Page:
This blog is addressed to you if you are an agnostic willing to acknowledge that there may be at least something to the claims and person of Jesus Christ.
Perhaps you are not fully persuaded at this point. But you have at least encountered the possibility of the reality of Christ. Maybe in the Bible. Maybe in the testimony of certain intelligent people. Maybe in the authenticity and hope that you’ve noticed in the lives of some people who follow Him.
You have also come to conclude that, if it really is true that the cosmos is all there is and that we as humans are nothing more than evolved chemicals, a certain void and purposelessness in life is inevitable, understandable, and logically justifiable.
You may have considered reaching out to God at some point. You may have considered giving God a try. But for now you’ve decided to play it safe and just remain agnostically neutral.
If that describes you, I’m bearing what may be some unsettling news. In defaulting to what you have considered to be a neutral position, and in not making a deliberate choice for Christ, you have actually forfeited your neutrality and are making a choice against Him every day.
An old Christian hymn says, “What will you do with Jesus? Neutral you cannot be. Someday your heart will be asking, ‘What will He do with me?’”
In the 1950s Sheldon Vanauken was in a similar position. Vanauken was a writer, a thinker, and a personal friend of C.S. Lewis. He and his young wife Davy (her maiden surname was Davis) were self-proclaimed pagans. But then in the course of just a few years they unexpectedly wholeheartedly converted to Christianity. How did that happen?
Vanauken recounts their journey from unbelief to agnosticism to Christian faith in a book that has become somewhat of a classic in Christian literature: A SEVERE MERCY, ©1987 HarperOne. The book is worth purchasing and reading in its entirety. But here I will try to relate the crux of how their conversion came about.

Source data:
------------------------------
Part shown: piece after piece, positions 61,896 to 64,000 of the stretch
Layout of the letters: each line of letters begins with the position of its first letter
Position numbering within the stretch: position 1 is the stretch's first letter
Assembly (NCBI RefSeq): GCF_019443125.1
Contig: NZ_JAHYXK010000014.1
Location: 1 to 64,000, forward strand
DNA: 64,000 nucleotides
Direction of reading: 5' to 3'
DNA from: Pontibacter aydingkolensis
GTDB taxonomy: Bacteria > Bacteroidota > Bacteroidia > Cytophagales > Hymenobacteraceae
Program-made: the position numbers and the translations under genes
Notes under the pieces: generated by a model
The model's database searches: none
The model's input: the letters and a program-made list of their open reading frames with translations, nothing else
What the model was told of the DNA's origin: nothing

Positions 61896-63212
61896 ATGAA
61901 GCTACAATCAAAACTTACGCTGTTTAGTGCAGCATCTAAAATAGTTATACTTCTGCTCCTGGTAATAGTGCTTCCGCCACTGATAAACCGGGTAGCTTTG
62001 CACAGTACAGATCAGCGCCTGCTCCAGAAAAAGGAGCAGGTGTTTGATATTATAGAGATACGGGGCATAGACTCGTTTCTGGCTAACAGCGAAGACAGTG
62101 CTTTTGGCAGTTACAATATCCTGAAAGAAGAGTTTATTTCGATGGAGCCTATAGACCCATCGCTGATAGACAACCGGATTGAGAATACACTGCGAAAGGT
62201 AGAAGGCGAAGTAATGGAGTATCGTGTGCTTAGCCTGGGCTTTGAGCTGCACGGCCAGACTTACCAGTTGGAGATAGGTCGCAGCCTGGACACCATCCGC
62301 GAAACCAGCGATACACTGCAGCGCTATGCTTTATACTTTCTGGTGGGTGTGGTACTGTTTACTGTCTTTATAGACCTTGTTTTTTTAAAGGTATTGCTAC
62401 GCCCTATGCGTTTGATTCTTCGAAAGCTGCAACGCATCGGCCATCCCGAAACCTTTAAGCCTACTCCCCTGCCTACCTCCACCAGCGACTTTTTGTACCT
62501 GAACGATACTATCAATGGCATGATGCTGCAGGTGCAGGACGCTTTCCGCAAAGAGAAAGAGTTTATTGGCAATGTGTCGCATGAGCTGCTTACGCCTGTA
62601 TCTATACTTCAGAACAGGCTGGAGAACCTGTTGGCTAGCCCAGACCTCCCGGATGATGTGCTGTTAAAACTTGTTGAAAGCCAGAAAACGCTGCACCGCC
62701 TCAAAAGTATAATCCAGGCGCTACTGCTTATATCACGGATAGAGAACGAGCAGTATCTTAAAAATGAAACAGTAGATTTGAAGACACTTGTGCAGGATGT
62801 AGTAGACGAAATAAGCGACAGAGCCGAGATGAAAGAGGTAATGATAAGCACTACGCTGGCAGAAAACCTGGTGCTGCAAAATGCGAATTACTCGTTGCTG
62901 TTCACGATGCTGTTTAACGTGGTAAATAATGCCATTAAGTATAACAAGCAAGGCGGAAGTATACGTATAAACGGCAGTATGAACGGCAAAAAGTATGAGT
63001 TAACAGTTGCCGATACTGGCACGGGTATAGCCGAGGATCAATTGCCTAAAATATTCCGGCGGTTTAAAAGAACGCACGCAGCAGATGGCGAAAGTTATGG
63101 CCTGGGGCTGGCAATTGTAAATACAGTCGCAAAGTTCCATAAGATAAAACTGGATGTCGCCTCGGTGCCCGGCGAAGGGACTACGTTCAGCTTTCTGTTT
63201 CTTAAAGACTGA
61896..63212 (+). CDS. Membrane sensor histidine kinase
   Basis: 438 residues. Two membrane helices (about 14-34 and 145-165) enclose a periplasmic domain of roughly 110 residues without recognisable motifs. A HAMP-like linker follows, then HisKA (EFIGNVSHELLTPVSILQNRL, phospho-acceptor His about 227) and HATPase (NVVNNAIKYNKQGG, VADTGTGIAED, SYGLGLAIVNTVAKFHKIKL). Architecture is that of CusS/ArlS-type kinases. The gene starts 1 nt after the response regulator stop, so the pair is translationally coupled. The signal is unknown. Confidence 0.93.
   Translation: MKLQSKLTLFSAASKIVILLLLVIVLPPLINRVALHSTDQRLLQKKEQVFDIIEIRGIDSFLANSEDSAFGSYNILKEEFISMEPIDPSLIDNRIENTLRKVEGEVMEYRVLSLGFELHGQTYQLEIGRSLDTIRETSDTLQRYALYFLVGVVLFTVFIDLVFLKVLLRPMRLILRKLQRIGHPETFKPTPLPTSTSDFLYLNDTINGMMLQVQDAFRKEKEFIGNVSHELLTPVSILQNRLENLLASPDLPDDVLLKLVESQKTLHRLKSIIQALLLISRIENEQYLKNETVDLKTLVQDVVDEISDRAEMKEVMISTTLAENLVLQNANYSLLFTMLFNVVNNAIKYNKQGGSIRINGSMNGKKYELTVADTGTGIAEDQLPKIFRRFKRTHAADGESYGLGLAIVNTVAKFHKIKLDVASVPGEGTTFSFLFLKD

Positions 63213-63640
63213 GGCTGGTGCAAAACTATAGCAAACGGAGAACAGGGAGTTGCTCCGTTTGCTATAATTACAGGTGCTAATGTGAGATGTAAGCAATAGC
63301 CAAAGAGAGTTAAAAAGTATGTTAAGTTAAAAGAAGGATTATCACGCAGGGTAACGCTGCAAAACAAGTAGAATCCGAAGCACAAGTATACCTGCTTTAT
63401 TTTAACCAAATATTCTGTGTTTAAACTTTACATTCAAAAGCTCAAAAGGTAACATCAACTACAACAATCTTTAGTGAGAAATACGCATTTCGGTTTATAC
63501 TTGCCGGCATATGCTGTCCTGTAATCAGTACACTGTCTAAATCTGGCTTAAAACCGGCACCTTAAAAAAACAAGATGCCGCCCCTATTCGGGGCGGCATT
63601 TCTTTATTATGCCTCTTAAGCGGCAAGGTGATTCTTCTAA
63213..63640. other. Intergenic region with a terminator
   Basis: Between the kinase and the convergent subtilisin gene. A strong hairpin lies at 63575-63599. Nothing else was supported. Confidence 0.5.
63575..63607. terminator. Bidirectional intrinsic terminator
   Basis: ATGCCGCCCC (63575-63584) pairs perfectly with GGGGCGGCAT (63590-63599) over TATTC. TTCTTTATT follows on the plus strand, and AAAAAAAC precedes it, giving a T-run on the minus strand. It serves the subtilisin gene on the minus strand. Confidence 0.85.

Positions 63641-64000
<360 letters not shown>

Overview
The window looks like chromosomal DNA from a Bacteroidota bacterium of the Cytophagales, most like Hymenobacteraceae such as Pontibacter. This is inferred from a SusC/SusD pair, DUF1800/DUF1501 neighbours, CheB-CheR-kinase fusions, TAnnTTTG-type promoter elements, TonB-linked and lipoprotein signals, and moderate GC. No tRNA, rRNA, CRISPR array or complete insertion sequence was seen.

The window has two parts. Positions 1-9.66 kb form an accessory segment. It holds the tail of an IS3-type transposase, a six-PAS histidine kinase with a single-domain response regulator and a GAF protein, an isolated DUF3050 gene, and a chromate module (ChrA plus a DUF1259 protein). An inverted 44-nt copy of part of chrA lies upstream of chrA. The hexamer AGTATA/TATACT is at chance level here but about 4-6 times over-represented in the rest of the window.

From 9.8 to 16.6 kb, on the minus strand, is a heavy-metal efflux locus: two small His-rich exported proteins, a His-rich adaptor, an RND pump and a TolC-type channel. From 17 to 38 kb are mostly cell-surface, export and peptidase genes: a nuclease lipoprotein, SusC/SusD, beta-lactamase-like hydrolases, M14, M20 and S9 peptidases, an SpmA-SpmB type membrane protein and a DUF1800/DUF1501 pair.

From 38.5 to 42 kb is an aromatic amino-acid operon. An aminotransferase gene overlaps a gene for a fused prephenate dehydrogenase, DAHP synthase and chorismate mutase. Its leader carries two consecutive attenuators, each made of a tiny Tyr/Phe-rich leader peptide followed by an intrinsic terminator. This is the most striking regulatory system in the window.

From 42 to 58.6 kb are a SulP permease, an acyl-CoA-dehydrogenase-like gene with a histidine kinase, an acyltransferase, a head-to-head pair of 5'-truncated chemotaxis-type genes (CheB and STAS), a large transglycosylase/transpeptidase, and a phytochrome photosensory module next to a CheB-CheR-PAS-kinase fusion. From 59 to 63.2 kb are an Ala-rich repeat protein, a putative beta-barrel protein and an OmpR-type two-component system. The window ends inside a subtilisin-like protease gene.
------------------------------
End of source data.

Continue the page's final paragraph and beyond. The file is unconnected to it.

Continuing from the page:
During a time of study at Oxford University, Sheldon and Davy became personally acquainted with a number of committed Christians. These people were educated and gracious. Over time they came to know them well and to deeply value their friendship with them. They had also been reading C.S. Lewis and the account of his conversion to Christ from atheism. Then also there was a series of plays on the life of Christ by Dorothy Sayers that deeply impressed them. At some point they both began to realize that their previous conclusions about Christianity being baseless and ridiculous were unfounded.
Then they read the Bible itself. For the first time they came to personally be aware that Jesus was more that just an isolated irrelevant historical figure.
Davy was the first to actually pray and come to Christ. Sheldon also began to believe that Jesus may be real as he encountered Him as described in Scripture. But, for a while he held out, wanting more hard proof before he would actually make a decision.
Then suddenly one day he came to the “chilling realization” that he could not ever realistically go back, turning away from Christ. He said it this way:
“The position was not, as I had been comfortably thinking all these months, merely a question of whether I was to accept the Messiah or not. It was a question of whether I was to accept Him—or reject. My God! There was a gap behind me, too. Perhaps the leap to acceptance was a horrifying gamble—but what of the leap to rejection? There might be no certainty that Christ was God—but, by God, there was no certainty that He was not. If I were to accept, I might and probably would face the thought through the years: ‘Perhaps, after all, it’s a lie; I’ve been had!’ But if I were to reject, I would certainly face the haunting, terrible thought: ‘Perhaps it’s true—and I have rejected my God!’”
At that point he realized that there was only one thing to do — and he did it — flinging himself “over the gap towards Jesus.” He then wrote to C.S. Lewis, who by that time he had met personally, visited numerous times, and become friends. He told Lewis that after he had chosen to believe in God his life was “made full instead of empty, meaningful instead of meaningless.” But he also described in important detail what it meant for him to believe even without complete proof.
He wrote that even “choosing to believe is believing.” He said that he prayed: “Lord, I believe—help Thou mine unbelief.” He confessed his doubts and asked for God’s help to overcome them. Then he told his wife: “I have chosen — the Christ! I choose to believe.” Choosing to believe, for him, in the end, came down to nothing more or less than a conscious deliberate act of the will.
Vanauken says that Davy “looked at me with joy. Then she came over to me and knelt. I knelt, too, and committed my ways to my God. When we rose, we held each other a long moment. It is perhaps significant that we prayed first.”